I can tell you, sure as the sun will rise tomorrow, that some of the major generators in the province will be calling for changes to the market, to the existing PPA agreements and to the information available through the AESO. Why do I know this? People have told me as much, but it is verified by our own analysis. (see www.GrayEnergyEconomics.com/Publications)
In 2012 & 2013, economic withholding by certain market participants was successful in driving up prices during periods of high demand and low reserve margins. We saw this end mid-2014, and 2015 & 2016 are likely to see very limited opportunities for economic withholding to work.
Economic withholding (when generators price their power so high that large parts of it aren’t dispatched) is unique to the Alberta electricity market. When the system is close to capacity, generators are allowed to price their power up to $1 per kilowatt hour, which is roughly 20 times its cost. We don’t allow that in other markets. If 7-11 put up the price of batteries, milk or water 20 times after a big storm, there would be an entirely different kind of storm facing that company.
But in the Alberta electricity market, this sort of behaviour is labelled shortage pricing and is allowed - even encouraged. It is expected that shortage pricing will help to pay for the capital cost of new plants, to make up for prices being close to operating cost much of the time. This only works if there are producers in the market that can drive the price up and want to drive the price up. Over the next few years, the producers that are increasing their market share are unlikely to want to drive prices higher.
Our analysis of major market participants show a clear picture of the strategies of each producer. It is clear, both from their behaviour and from our review of publicly available information on each company, that the market can be divided into producers that are generally short (have lots of customer contracts signed for future power sales) and producers that are long (are relying more on spot market prices than forward contracts). ENMAX and Capital Power each demonstrate strategies of offering their power into the market at low and stable prices. Both companies have developed extensive forward sales portfolios and would not benefit from driving prices higher. And combined, they are building significant new generation in the province, increasing their influence on prices.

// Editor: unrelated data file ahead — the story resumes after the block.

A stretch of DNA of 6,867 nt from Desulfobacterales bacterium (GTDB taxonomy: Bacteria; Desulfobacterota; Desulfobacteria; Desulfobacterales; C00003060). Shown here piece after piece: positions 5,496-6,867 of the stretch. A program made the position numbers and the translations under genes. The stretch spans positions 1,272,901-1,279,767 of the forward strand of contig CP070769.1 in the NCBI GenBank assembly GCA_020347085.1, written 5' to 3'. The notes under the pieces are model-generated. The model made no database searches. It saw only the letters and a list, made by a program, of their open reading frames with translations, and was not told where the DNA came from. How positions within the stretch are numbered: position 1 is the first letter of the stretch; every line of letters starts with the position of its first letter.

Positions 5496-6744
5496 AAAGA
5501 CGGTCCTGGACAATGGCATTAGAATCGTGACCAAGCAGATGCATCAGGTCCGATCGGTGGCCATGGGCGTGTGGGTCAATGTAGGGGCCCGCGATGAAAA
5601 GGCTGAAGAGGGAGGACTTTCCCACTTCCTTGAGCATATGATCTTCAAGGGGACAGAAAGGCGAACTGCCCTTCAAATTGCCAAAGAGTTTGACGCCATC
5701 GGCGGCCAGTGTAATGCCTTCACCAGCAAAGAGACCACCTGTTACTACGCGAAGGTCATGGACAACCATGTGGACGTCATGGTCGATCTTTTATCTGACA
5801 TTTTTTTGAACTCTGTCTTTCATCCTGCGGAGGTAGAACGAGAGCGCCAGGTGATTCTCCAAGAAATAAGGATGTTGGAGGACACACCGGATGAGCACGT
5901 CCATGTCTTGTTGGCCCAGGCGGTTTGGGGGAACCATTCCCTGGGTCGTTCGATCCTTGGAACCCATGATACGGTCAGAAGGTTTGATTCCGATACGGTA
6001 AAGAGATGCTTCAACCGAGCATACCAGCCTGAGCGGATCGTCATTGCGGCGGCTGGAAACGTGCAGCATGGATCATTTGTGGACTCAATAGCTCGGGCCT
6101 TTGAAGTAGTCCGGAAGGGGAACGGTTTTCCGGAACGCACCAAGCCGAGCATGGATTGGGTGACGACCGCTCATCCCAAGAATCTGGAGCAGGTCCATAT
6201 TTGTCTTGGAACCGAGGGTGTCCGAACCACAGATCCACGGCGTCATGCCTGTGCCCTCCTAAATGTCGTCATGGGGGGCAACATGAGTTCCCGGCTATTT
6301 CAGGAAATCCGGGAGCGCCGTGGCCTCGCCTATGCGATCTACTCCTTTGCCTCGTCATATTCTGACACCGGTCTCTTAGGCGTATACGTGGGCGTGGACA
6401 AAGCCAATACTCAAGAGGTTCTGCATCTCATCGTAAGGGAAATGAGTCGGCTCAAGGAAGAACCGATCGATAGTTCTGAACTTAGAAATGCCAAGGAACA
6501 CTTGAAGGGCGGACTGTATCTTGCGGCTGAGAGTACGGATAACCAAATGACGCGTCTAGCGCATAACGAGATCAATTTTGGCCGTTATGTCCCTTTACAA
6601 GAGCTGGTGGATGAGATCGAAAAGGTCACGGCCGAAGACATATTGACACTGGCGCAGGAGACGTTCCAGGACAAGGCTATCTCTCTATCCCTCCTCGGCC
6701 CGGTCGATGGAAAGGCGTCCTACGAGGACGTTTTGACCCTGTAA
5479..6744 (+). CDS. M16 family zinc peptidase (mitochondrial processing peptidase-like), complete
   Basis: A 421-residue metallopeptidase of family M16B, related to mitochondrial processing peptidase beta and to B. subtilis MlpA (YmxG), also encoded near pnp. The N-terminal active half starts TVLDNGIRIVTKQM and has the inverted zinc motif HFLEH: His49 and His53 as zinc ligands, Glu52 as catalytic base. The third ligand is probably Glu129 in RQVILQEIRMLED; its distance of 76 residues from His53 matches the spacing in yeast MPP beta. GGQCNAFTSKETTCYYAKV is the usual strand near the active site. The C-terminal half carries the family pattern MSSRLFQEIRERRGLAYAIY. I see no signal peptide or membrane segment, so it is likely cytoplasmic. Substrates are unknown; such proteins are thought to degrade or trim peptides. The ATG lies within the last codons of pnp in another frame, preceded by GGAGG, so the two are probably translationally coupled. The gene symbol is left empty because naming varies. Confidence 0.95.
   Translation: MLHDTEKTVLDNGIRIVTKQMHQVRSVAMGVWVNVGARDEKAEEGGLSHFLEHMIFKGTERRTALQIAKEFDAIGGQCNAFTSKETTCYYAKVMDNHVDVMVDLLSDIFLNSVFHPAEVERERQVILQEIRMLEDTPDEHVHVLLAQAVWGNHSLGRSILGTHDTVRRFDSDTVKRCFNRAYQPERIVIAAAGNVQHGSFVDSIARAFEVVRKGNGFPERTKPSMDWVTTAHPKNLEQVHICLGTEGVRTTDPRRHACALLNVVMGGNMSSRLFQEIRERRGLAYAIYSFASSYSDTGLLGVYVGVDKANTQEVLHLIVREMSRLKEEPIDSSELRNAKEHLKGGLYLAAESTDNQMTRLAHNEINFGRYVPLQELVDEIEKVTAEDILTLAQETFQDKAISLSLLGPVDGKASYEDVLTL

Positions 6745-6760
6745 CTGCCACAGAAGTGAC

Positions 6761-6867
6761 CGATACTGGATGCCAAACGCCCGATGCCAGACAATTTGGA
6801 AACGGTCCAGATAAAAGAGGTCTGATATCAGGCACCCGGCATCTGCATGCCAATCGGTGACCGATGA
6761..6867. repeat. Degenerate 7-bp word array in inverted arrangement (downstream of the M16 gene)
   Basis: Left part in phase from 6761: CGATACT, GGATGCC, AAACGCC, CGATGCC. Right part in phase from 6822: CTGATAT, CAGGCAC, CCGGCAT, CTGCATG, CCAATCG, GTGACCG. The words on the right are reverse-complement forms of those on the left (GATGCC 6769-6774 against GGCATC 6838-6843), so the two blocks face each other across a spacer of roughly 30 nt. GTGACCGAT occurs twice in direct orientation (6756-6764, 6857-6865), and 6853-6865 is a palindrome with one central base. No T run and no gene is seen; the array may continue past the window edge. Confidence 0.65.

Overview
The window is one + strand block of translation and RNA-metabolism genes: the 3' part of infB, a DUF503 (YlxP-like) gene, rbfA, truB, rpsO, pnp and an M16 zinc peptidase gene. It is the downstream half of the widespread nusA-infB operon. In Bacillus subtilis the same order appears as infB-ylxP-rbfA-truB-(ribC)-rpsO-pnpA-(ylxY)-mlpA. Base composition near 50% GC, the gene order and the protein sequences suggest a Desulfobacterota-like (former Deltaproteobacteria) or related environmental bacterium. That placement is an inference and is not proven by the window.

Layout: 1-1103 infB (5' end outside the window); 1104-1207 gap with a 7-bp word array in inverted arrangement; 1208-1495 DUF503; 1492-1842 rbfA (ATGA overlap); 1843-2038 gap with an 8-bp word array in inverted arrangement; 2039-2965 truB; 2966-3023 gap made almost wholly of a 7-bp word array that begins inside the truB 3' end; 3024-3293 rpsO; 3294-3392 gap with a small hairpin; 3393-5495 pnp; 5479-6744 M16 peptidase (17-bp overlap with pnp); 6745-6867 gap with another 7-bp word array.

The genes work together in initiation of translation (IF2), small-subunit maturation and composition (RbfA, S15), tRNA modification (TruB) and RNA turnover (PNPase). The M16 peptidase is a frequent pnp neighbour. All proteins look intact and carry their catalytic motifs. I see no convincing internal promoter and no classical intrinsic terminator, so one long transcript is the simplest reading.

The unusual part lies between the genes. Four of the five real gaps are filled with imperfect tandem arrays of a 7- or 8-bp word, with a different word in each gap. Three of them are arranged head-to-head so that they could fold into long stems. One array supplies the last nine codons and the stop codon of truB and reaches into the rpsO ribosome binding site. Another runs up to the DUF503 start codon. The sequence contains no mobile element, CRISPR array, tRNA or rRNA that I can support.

We seem to be heading for a period where the prevailing market price for power will be well below the levels needed to justify new plant construction. Combined with uncertainty over continued growth in the province (and potentially unfair competition from simple cycle “co-generators” in the oilsands), I am concerned that many of the plants that have been announced by companies other than ENMAX and Capital Power will remain on the drawing board.
I can foresee delays in adding new, reliable capacity in Alberta. The consequence would be that our market prices will only be driven up by failures in the fleet of old generating stations in the province. Periods of low prices will be punctuated by periods of very high shortage prices following plant failures. In the interim, I expect to hear lots of noise with regards to the need for capacity markets, or pricing rule changes, or both.
I was asked by one market participant what my agenda is in discussing economic withholding and market power and highlighting it in our market reports. Well I’ll tell you. I don’t think the system we have is sustainable or efficient in creating a reliable and competitive market for power in Alberta. I don’t want to hear screams from generators. I don’t think the market should be designed to go up and down like a roller coaster. I want a boring, predictable and reliable electricity market for Alberta.
I don’t want to see the electricity market having to rely on plant failures and periods of ridiculous prices to move forward. Electricity is a good that we literally cannot live without, so let’s figure out a better way to ensure its reliability and stability into the future.
For full details on Major Market Participant strategies and results, download our Q3 - 2014 reports at www.GrayEnergyEconomics.com/Publications